PINEHURST, N.C. — Three days of practice at the new Pinehurst No. 2 was enough to make Martin Kaymer believe this would be the same old U.S. Open. So when he walked off the course on the eve of golf’s toughest test and was asked what he would take for a score at the end of the week, he figured on 8-over par.
That changed Thursday morning when he turned on his TV to watch early coverage. Shots at the flag were checking up near the hole. He saw birdies — more than he expected. Kaymer made six of them in the afternoon, three on the final five holes, sending the 29-year-old German to the lowest score in three Opens held at Pinehurst No. 2. He one-putted the last five holes, including a 6-foot par putt on the 18th that gave him a 5-under 65 and a three-shot lead.
“It was more playable than I thought,” he said. “I think that made a big difference mentally, that you feel like there are actually some birdies out there, not only bogeys.” So much was made of the new look at No. 2, which was restored to its old look from more than a half-century ago. Pinehurst turned out to be more different than anyone imagined — at least for one day.
Former U.S. Open champion Graeme McDowell took the conservative route on his way to a 68 that featured 15 pars, one bogey, one birdie and one eagle. He was joined by Kevin Na, Brendon de Jonge and Fran Quinn, a 49-year-old who last played a U.S. Open in 1996, when Tiger Woods was still an amateur.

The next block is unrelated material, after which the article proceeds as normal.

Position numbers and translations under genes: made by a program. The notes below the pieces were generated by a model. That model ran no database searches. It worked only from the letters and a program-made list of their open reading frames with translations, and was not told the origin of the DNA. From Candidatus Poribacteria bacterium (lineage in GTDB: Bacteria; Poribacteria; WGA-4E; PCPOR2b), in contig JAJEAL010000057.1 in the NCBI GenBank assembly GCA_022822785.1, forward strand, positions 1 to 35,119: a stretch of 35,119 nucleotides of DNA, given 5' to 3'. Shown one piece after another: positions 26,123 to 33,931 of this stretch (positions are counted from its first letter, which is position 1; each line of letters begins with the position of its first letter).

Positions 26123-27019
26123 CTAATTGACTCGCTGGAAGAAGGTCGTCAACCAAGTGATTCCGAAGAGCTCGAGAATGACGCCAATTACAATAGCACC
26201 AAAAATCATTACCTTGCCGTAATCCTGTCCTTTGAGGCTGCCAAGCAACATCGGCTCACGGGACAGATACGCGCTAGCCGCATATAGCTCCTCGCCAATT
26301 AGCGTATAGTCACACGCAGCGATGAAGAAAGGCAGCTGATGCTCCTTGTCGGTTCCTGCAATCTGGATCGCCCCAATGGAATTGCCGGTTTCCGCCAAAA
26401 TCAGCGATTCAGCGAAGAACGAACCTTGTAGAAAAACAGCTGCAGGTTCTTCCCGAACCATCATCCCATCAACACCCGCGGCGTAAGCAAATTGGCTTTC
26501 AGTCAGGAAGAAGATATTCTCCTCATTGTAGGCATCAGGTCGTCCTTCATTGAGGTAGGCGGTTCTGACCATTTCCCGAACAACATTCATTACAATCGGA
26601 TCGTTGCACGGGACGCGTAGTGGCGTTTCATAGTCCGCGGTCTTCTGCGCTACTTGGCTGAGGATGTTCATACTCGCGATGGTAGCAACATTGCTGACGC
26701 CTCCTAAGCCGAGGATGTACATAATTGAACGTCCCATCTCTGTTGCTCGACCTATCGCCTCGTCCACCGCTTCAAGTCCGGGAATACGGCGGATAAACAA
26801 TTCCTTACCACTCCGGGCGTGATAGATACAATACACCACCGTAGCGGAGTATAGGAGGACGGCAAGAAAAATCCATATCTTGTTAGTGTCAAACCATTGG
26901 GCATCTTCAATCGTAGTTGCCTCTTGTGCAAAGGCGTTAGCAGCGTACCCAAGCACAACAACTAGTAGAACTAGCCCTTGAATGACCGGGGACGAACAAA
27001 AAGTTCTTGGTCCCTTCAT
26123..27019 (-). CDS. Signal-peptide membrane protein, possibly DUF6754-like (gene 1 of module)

Brandt Snedeker, who had a chance at 30 on his front nine, had to settle for being part of a large group at 69 that included 20-year-old Jordan Spieth, Henrik Stenson, Matt Kuchar and Dustin Johnson. The 15 players to shoot in the 60s were the most for an opening round at the U.S. Open since 24 players did it at rain-softened Olympia Fields in 2003.
Phil Mickelson, in his latest quest to win the one major keeping him from the career Grand Slam, shot a 70. He was among the early starters, who received additional help by cloud cover that kept moisture in the greens. Mickelson doesn’t expect Pinehurst to be any easier the rest of the week. “There was some low scoring out there — some good scoring, I should say,” he said.
“Anything around par, it’s usually a good score.” Masters champion Bubba Watson was among the exceptions. He shot a 76 and said, “This course is better than me right now.”